Reunionby James Kennedy George Jr
Reunion begins and ends with the 45th reunion of the 1960 class of Princeton, West Virginia. Set in a small town on the southern edge of the state, it deals with usual themes of coming-of-age and high school, as well as the once-in-a-lifetime experience of desegregation and its impact on a group of friends. In addition, the debut novel, written in the first/i>
Reunion begins and ends with the 45th reunion of the 1960 class of Princeton, West Virginia. Set in a small town on the southern edge of the state, it deals with usual themes of coming-of-age and high school, as well as the once-in-a-lifetime experience of desegregation and its impact on a group of friends. In addition, the debut novel, written in the first person in an engaging style, probes the relationship, or lack of it, between an emotionally-distant father and his son, who much later in life begins to understand what it means to grow up as the adult child of an alcoholic.
The characters are rich and varied, with the very essence of Americana: high school, football, and social interactions on multiple levels; the music of the 50’s; the thrill of short-wave ham radio; a unique peer group, including an emerging high school rock band; and of course the family of origin, a complex mix of stately Virginians and more informal Kentuckians.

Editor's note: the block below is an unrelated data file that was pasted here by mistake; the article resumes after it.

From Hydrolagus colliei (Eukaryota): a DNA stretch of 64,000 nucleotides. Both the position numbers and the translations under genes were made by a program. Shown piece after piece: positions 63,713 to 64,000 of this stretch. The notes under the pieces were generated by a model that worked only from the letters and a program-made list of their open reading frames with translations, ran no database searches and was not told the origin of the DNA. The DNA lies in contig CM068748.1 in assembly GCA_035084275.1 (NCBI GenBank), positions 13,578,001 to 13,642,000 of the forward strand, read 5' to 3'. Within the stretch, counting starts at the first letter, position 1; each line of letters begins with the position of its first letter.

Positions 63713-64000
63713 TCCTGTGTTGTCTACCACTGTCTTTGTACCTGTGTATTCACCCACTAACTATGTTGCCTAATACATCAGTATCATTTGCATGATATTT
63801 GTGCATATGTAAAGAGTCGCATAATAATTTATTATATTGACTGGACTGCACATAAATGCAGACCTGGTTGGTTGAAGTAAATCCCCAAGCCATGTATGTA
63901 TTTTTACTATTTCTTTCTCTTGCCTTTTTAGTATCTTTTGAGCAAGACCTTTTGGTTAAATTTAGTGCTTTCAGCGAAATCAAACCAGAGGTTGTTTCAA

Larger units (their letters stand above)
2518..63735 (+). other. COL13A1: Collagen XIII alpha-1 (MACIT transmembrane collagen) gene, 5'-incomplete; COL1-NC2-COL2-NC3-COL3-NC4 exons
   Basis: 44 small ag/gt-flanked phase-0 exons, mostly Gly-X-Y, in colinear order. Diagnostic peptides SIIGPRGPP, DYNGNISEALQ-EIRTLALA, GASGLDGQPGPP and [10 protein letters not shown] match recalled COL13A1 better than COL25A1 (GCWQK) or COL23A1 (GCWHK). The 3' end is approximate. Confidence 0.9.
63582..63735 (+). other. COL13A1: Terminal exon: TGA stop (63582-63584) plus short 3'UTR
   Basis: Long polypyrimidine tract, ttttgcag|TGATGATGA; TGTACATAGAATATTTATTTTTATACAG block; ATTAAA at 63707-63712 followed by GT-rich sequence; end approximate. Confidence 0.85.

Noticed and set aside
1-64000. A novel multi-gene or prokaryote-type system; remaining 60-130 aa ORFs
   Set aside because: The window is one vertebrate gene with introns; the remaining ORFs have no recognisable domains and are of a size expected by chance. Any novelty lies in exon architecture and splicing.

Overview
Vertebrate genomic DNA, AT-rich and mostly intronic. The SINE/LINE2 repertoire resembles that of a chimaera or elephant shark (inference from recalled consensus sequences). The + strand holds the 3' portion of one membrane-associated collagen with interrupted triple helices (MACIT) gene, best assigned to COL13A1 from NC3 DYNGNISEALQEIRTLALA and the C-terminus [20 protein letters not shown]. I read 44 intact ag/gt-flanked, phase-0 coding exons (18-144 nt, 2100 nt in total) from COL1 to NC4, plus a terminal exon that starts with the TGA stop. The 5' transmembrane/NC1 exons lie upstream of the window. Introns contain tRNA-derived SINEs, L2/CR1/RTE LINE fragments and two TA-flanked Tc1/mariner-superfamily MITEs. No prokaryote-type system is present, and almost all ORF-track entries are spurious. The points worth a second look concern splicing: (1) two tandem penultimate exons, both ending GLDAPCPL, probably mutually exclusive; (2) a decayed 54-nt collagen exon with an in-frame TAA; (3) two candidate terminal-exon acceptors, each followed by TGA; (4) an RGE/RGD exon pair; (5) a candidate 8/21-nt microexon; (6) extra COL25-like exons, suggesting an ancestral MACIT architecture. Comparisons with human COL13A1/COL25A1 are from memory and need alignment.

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The story pivots around the 45th year high school reunion of Jimmy. Like all such reunions,it is natural to reflect on how “life has turned out”. Even though Jimmy is now an older man, not everything from those earlier years has been “worked out”. And so, these reflections are more than just a review of Jimmy’s life: they are an important and complicating factor in his current circumstances. Jimmy and his friend’s lives have not been remarkable, so it is not a book, likes so many, about characters and circumstances on the upper or lower fringes of the human bell curve. That is, in my mind, what makes this book so good. The book seems (is) authentic/real, more “touchable” if your life has veered toward the center of the” human bell curve”. But don’t worry, there is plenty in even a normal life (family alcoholism, first love and first loss, the slow ending of segregation, even danger) to keep one interested. Because this novel is so authentic in tone, it is hard not to think abut the parallels between the reader’s life and the lives of the characters in the story. It is an unexpected surprise to read a book, only to discover, that to one degree or another, it is story about you!